I. It is quite apparent that the relation between the Battle Creek Savings Bank and the appellee was that of debtor and creditor. This is true, not only of the general course of dealing between them, of which the transaction in question was but an incident, but of the particular transaction itself. The amount of the checks sent by appellee to the Battle Creek bank on February 16th was charged by appellee to the deposit account of the bank. This was not only in accordance with the course of dealing between them, but, by the appellee's letter accompanying the checks, it appears that they were sent for "collection and credit." The case is in this respect clearly to be distinguished from Brown v. Sheldon St. Bank, 139 Iowa 83, Messenger v. CarrollTr. Sav. Bank, 193 Iowa 608, and other like cases, where items were sent for collection and remittance, and the relation of principal *Page 874 and agent was created and continued to exist with respect to the amount collected.

    The relation of principal and agent never existed with respect to checks drawn on the Battle Creek bank which were forwarded to it by appellee. Leach v. Citizens St. Bank (Federal Reserve Bankof Chicago, Intervener), 203 Iowa ___. Such a relation could have been created with respect to the checks on other 2. BANKS AND banks sent by appellee to the Battle Creek bank BANKING: for collection, but it was not created, and did insolvency: not exist when the checks were sent for shifting collection and credit. It is not material, relation of at this point, which bank was the depositor debtor and and which the depositary, or whether the account creditor. showed a balance in favor of the depositor or an overdraft. The appellee, under its course of dealing and by its specific direction, made itself the creditor of the Battle Creek bank when it charged the amount of the checks to the bank and forwarded them for credit. The fact that by such charge the account was overdrawn, did not change the relation between the parties. The draft in question was not issued in settlement or payment of the specific checks sent by appellee, nor did it represent the proceeds of their collection. It was but a remittance for deposit in the Battle Creek bank's account with appellee. Without the draft, the appellee, by charging the checks to the deposit account of the Battle Creek bank, created an overdraft in the account, and made itself the creditor of the bank to the amount of the overdraft. The draft, had it been paid, would have wiped out the overdraft and made appellee the debtor to the amount of the balance of the deposit account. The relation between the parties was always that of debtor and creditor, and out of this relation no trust and no right to a preference arose.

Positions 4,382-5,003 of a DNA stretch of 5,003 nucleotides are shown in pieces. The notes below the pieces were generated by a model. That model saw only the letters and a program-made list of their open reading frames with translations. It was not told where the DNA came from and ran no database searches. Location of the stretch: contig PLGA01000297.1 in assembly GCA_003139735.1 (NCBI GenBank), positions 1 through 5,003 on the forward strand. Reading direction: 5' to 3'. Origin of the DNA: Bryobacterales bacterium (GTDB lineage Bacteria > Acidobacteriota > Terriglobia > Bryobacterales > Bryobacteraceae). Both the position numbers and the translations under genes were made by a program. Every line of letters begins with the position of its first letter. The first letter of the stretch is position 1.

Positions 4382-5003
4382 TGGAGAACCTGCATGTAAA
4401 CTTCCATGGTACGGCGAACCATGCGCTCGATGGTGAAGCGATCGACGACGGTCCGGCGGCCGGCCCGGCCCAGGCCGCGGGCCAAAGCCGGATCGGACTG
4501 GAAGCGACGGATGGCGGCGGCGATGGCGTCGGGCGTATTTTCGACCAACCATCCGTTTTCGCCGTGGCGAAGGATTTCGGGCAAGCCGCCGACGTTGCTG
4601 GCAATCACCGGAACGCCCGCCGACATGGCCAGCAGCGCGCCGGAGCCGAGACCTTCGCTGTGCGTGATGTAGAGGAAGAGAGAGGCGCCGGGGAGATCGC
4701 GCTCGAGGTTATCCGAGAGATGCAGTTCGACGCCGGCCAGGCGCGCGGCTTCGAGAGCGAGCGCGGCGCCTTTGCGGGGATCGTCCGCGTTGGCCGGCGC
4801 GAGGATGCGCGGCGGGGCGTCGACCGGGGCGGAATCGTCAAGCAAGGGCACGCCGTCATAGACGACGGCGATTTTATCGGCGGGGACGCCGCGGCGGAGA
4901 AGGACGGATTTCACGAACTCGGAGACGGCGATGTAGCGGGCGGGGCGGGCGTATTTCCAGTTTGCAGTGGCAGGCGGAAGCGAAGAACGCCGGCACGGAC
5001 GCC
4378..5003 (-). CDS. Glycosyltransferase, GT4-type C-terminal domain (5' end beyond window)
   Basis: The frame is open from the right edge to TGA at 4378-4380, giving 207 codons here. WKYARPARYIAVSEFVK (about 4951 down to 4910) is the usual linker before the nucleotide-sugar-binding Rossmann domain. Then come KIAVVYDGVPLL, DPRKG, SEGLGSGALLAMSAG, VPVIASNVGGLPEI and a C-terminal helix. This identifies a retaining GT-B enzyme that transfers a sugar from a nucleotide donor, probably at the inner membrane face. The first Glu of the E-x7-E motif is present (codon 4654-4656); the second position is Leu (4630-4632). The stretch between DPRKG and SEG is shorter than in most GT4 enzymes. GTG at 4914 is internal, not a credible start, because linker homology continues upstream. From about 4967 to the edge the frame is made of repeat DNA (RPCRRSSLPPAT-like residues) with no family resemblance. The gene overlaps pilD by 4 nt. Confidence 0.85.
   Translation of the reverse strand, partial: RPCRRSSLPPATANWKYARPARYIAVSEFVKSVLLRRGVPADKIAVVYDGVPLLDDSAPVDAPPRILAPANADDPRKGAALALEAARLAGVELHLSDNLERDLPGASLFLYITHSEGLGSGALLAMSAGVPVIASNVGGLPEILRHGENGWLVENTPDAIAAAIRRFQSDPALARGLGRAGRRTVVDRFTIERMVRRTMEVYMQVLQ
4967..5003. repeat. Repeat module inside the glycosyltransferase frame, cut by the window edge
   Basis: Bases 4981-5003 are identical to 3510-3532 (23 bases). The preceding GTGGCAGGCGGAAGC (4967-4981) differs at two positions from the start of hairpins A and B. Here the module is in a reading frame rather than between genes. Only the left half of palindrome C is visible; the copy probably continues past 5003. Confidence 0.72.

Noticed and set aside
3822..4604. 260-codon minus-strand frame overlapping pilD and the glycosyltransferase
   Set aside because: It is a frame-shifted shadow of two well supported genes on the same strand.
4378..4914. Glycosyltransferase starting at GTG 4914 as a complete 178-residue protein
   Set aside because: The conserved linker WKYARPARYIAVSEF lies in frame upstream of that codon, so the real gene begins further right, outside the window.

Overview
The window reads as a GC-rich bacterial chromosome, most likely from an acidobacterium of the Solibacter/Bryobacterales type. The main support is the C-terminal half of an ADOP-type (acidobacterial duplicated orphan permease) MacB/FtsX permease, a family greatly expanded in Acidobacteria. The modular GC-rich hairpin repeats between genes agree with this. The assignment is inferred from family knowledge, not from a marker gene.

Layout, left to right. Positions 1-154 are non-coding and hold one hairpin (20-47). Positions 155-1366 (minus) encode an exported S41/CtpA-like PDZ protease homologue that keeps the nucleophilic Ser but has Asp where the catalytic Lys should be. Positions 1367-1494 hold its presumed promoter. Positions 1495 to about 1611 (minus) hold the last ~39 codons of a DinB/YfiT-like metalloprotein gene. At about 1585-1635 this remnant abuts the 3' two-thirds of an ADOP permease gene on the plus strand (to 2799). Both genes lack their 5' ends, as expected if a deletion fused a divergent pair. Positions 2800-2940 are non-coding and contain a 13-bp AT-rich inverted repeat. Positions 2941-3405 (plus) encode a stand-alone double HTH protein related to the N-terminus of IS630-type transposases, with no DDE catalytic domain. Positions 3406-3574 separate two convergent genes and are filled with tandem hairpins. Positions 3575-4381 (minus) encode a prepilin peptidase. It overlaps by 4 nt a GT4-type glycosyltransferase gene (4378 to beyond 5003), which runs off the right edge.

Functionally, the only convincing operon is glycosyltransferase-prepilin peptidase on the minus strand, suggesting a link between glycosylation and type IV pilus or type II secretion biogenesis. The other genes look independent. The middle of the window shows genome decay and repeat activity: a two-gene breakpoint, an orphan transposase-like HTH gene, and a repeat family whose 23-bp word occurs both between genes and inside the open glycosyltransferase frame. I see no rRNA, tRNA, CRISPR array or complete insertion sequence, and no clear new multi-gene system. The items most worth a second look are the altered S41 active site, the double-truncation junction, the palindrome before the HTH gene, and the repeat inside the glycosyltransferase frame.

II. But, had the draft represented the proceeds of the collection of the checks sent by appellee, the 3. BILLS AND mere fact that appellee is the holder of the NOTES: unpaid draft would give no right to a drafts and preference, where no such right existed by checks: virtue of the transaction out of which the draft operation arose. We have had recent occasion to consider and effect the rights of the holder of the draft of an in re insolvent bank, and have denied the claim of a assignment. preference predicated on the draft alone. Leachv. Mechanics Sav. Bank, *Page 875 202 Iowa 899; Leach v. Battle Creek Sav. Bank (Alexander,Intervener), 202 Iowa 875; Leach v. Citizens St. Bank (FederalReserve Bank of Chicago, Intervener), supra. These cases are controlling, and are conclusive as against any claim of preference based upon the draft.

    It follows that the judgment and order establishing appellee's claim as a preferred claim must be and is — Reversed.

    De GRAFF, C.J., and EVANS, STEVENS, FAVILLE, and MORLING, JJ., concur.

    ALBERT, J., takes no part.